At A Glance

Noteworthy Characteristics

  • Provides data on children’s body mass index.
  • Longitudinal survey of children, adolescents, and young adults, which can be linked to longitudinal information about the characteristics and behaviors of their mothers.
  • Provides basic information about participants' sleep and physical activity, including activity at work and sedentary behavior.



To collect data about demographics, health, and development of children and their mothers in the United States (U.S.).

Target Population

Children and adolescents in the U.S. who were born to women who participated in the National Longitudinal Survey of Youth 1979 (NLSY79).


Began in 1986. Conducted biennially. Most recent year available is 2014.


Bureau of Labor Statistics, U.S. Department of Labor. Funding provided by the Eunice Kennedy Shriver National Institute of Child Health and Human Development, National Institutes of Health, U.S. Department of Health and Human Services.

Special Note(s)

See also: National Longitudinal Survey of Youth 1979 (NLSY79) and National Longitudinal Survey of Youth 1997 (NLSY97) .

Participating children were born to mothers who participated in the NLSY79. The collection of data on these children began in 1986 with a battery of cognitive, social, emotional, and physiological assessments administered to the NLSY79 mothers. These biennial assessments are administered primarily in person. Beginning in 1988, children ages 10 years and older have answered a self-administered set of questions about family, friends, jobs, school, after-school activities, religious attendance, smoking, alcohol and drug use, and other topics. Starting in 1994, children who reach age 15 years by December 31 of the survey year complete a questionnaire that is similar to the main NLSY79 and asks about work experiences, training, schooling, health, fertility, attitudes, and work expectations.


Sample Design

Longitudinal survey of children born to female NLSY79 respondents. Provides a nationally representative sample of children born to women born between 1957 and 1964 and living in the U.S. in 1979.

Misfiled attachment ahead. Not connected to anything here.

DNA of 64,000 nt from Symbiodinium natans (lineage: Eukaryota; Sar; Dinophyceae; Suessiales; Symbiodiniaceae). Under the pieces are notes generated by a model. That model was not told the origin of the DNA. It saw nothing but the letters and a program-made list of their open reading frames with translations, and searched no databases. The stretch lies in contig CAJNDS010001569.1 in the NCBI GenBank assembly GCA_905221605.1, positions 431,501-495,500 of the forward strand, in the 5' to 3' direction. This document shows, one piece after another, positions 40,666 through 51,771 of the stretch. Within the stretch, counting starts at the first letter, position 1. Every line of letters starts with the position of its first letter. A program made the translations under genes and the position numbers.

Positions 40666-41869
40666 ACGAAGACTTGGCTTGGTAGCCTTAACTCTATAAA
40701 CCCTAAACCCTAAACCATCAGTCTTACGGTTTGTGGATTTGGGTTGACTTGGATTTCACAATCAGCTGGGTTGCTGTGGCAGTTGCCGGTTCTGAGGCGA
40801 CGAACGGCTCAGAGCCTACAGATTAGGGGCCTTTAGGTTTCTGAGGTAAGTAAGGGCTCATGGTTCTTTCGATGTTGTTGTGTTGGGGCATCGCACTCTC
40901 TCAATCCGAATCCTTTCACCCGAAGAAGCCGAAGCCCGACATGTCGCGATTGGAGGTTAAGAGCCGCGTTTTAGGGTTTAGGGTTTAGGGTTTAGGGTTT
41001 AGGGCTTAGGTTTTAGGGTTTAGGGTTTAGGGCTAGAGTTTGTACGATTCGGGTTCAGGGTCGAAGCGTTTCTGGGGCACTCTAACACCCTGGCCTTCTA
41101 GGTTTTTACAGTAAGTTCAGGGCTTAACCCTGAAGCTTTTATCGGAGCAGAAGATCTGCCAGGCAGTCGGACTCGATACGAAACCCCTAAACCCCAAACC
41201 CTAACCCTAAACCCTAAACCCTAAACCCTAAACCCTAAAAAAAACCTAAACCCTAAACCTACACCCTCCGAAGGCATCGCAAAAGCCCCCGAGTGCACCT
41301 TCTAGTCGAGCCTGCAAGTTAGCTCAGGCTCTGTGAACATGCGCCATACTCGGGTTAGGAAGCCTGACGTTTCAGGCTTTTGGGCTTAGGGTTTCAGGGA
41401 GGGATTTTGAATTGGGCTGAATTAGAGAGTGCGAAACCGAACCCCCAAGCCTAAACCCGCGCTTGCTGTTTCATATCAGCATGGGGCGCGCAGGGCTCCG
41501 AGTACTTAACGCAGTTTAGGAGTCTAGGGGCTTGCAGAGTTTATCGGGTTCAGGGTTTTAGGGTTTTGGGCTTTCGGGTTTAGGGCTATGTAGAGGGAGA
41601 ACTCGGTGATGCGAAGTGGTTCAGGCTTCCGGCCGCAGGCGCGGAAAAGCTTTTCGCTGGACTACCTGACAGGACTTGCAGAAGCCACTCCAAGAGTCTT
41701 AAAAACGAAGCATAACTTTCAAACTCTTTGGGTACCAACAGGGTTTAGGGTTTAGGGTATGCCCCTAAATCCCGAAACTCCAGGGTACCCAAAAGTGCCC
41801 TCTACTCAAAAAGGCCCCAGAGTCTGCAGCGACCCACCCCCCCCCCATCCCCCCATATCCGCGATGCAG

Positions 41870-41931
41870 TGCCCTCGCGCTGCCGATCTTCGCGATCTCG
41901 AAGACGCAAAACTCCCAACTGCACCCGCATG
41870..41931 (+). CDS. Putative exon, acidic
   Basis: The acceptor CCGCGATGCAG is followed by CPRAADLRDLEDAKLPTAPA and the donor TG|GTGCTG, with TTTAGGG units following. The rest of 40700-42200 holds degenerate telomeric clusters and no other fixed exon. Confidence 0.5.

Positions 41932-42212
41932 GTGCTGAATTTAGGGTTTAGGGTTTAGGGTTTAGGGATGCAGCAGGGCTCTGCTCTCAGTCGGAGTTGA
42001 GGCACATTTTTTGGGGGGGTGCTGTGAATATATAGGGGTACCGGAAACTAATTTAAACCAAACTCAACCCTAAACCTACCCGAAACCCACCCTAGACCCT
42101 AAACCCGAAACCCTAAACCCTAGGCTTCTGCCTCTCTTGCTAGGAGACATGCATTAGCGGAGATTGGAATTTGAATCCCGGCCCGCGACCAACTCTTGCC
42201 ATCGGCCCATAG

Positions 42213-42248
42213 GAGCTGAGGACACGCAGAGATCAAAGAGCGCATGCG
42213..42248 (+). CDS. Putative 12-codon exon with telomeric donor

Sample Size

Approximately 11,500 participants, ranging in age from newborn to young adults in their late 30s in 2008.

Special Note(s)

Data were not collected for all eligible children of the NLSY79 mothers in every round of the survey. The sample of eligible children increased over time as more children were born to the women who participated in the NLSY79. These women are now nearing the end of their fertility cycle.

Key Variables


NameMethods of Assessment
Child’s date of birth and ageInterview/questionnaire
Disability (cognitive; equipment use; general; hearing; vision)Interview/questionnaire


NameMethods of Assessment
Breakfast choices available at homeInterview/questionnaire
Parental rules regarding food choicesInterview/questionnaire
Participation in national school breakfast and lunch programs (reduced-price and free)Interview/questionnaire

Physical Activity-Related

NameMethods of Assessment
Light and vigorous physical activitySelf report
Neighborhood safetySelf report, proxy report
Parental rules limiting television viewingSelf report
Participation in sports/exerciseSelf report
Physical activity at work (adolescents ages 15 years and older)Self report (young adult survey only)
Sedentary activities (televison and computer use)Self report, proxy report


NameMethods of Assessment
Sleep continuity: Other (list variable)Interview/Questionnaire
Sleep disordered breathing: AsthmaInterview/Questionnaire
Sleep disorders: Parasomnias/nightmares/night terrorsInterview/Questionnaire
Sleep disturbance and quality: Other (restlessness)Interview/Questionnaire
Sleep duration and quantity: Total sleep time during workdays/schooldaysInterview/Questionnaire
Sleep timing and regularity: Regularity of bedtimeInterview/Questionnaire
Sleep-related substance use: Use of sleep aidsInterview/Questionnaire
Social sleep environment: Other (type of residence)Interview/Questionnaire


NameMethods of Assessment
Height and weightSelf report, proxy report, measured


NameMethods of Assessment
County, state, metropolitan statistical areaN/A

Data Access and Cost

Data Availability

Public-use data, questionnaires, and other documentation can be obtained online by using the NLS Web Investigator.


Free of charge.

Special Note(s)

Contact the Bureau of Labor Statistics to obtain access to restricted-use data (i.e., geocoded data files).


Geocode Variable(s)

Researchers can request access to variables on county, state, and metropolitan statistical area and use the data at the facilities of their own institutions by completing an application.

Researchers can request access to variables on zip code and census tract and use those variables at the BLS data enclave in Washington, DC. Learn more about the process required to obtain these variables.

Existing Linkages

Data from the NLSY79 Children and Young Adults can be linked to data for their mothers who participated in the NLSY79.

Special Note(s)

Learn more about linking NLSY79 and NLSY79 Children and Young Adult data files.

Selected Publications

The Bureau of Labor Statistics has a searchable bibliography of all known research examining data from the NLSY97 and the other BLS National Longitudinal Surveys.


Powell LM, Bao YJ. Food prices, access to food outlets and child weight. Economics and Human Biology 2009;7(1):64-72.